Saturday December 14 from 10 AM to 4 PM (but we have to pack up by 3!)
at Palm Beach Habilitation Center
4522 South Congress Avenue in Lake Worth
We’re so excited to take part in this inaugural arts fair at the Hab Center, which does such wonderful work helping folks with disabilities become more independent through training and employment. There are art projects that EVERYONE can participate in, and there’s a pop up market; we’ll be there with lots of great artisan goods from our catalog.

Holiday Night Market
Saturday December 14 from 4 to 8 PM
at Social House
512 Lucerne Avenue in Downtown Lake Worth
It’s always a special night at Social House. We’ll be showing our Christmas artisan goods and Shaker teas (and my mom’s famous candy wreaths). One of our favorite markets at one of our favorite places!

Midwinter Makers Marketplace
Sunday December 15 from 10 AM to 4 PM
at Florida Atlantic University
777 Glades Road in Boca Raton
It’s full swing yuletide and we’ll be showing our handmade artisan Christmas ornaments and decorations from Germany, Sweden, and Mexico and our full line of Shaker herbs & teas and more (like my mom’s famous candy wreaths). Plus there’s live music almost all day: Ella Herrera from 10 to 1 and Rio Peterson from 1 to 4. Look for the blue & white MAKERS MARKETPLACE signs on FAU campus roads.

Revelry Sip & Shop
Sunday December 15 from 1 to 6 PM
at Revelry Lake Worth
17 South J Street in Downtown Lake Worth
Find us in the courtyard with our handmade Christmas artisan goods and Shaker herbs and teas and more (including my mom’s famous candy wreaths again!). They’re serving mimosas!

 

14 thoughts on “In This Spirit of Thankfulness

  1. Merike says:

    Happy Thanksgiving to you and your family John. I’m sure there will be a full table at your mother’s house today. Enjoy!!

  2. Dixie says:

    A lovely start to Thanksgiving Day. I am thankful that you share your thoughts with us and so often hit the nail square on the head. Peace and Light to you and yours. May kindness and justice fill your home and your heart to day and always.

  3. Maggie von Grote says:

    Happy Thanksgiving to you and yours, and a big THANK YOU for being there for all of us with your beautiful, uplifting, and interesting stories throughout the years!
    I, too, still have a little chimney sweep ornament, sent to me by my parents in Germany for good luck on my first Christmas here in the USA many years ago.
    Many Blessings, Maggie.

    • John Cutrone says:

      How wonderful, Maggie! Are the chimney sweeps meant to bestow good luck? Happy Thanksgiving!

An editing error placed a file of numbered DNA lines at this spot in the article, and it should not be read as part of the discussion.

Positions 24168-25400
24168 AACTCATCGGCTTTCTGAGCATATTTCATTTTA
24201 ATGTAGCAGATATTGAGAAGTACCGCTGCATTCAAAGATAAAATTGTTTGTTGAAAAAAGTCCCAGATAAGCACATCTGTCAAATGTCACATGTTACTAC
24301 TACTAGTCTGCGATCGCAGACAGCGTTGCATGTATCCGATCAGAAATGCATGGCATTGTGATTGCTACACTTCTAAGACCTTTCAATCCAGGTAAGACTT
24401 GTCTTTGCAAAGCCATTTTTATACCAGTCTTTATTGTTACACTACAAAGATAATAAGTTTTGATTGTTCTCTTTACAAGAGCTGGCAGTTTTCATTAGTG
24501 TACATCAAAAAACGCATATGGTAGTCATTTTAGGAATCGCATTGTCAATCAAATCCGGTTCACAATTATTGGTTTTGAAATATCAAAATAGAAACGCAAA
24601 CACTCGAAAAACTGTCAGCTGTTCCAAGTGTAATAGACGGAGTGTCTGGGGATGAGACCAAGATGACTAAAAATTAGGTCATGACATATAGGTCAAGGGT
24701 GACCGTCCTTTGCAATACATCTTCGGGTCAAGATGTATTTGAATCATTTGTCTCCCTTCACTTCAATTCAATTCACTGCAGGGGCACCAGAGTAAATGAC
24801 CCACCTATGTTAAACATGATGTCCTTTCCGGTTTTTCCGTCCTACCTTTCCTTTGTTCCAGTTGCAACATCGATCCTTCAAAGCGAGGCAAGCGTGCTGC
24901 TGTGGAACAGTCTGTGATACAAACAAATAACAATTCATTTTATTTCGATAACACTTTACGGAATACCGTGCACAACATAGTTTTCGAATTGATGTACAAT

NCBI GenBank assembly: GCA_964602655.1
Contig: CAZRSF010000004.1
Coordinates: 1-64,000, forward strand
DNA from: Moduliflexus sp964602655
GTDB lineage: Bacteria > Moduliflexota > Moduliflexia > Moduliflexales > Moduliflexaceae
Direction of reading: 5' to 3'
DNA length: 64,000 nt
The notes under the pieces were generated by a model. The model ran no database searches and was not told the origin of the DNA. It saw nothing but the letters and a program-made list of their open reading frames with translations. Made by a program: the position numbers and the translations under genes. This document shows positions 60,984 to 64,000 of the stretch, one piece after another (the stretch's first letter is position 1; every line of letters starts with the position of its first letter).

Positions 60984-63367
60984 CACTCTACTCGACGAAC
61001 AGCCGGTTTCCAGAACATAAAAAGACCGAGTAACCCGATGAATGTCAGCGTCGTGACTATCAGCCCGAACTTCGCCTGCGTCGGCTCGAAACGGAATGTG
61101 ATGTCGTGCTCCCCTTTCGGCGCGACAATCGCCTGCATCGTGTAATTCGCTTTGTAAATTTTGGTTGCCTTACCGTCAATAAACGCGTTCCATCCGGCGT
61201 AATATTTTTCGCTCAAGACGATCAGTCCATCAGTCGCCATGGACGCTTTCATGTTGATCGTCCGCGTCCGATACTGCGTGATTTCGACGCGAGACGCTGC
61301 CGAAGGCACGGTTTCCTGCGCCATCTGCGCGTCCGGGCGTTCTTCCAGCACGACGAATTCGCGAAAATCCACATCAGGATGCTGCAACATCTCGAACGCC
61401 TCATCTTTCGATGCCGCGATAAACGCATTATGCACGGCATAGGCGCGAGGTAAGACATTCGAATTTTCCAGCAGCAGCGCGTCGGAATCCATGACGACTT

• Maggie says:

        Yes John, especially for New Year’s we send cards with the “ambassadors for Good Luck and Prosperity”:

        Chimney sweeps, piglets, four leave clovers, and the red mushroom with the white dots (sorry, don’t know their botanical name).
        A nice 1st of Advent to you and yours.

        • John Cutrone says:

          Thanks, Maggie; now the chimney sweep ornament makes more sense. Red mushroom with dots: I don’t know the botanical name, either, but in our new collection of Christmas items from Sweden, there is just such a thing. We call it just what the Swedish artisans called it when they sent it to us: Toad Stool.

          A good Advent to you and yours, too, Maggie! We wish you light.

  4. Marjorie Hollis says:

    Happy Thanksgiving to you and Seth and your families. I join the chorus in thanking you and praising you for your wonderful posts. They are so valuable in that they switch attention from the very dismaying state of our country to the simple things that we should always treasure – family, friends, history, stories and love. Thank you!

  5. Bev Markowitz says:

    We do have so much to be grateful for and it’s a great day to take time and reflect. Our best wishes to you and Seth and your families for good things today and all through the year(s).

  6. Nancy Palmer says:

    Another eloquent post, John. I’m thankful for your eloquent messages throughout the year. Yes, this is a strange time for us. Children model the behavior they see, and I’m particularly concerned about what the current political system and its manifestation in daily life is teaching them. I’m angry that bigotry feels it doesn’t have to hide in the shadows these days. And it’s frustrating that all I can seem to do putting good into the world, amounts to so little as a barrier against that tide of hate.

    But we’re stubborn, very stubborn, in all the best ways. Old oak stump stubborn. We have deep roots in compassion and love, and it will take more than that dark wave to remove us. So I’ll end in brightness, the better to summon it forth from our world.

    Love and light to you and Seth and your magical mom and sister, and all the rest of your family of birth and of choice. Bright blessings as the year turns; may they follow you into the new year. And may all of us find joy in the new year.

    • John Cutrone says:

      Amen, Nancy, and thank you. I appreciate your wishes immensely and wish all these good things for you, too. Keep setting a good example. Advent has come now: let’s all keep being light bearers.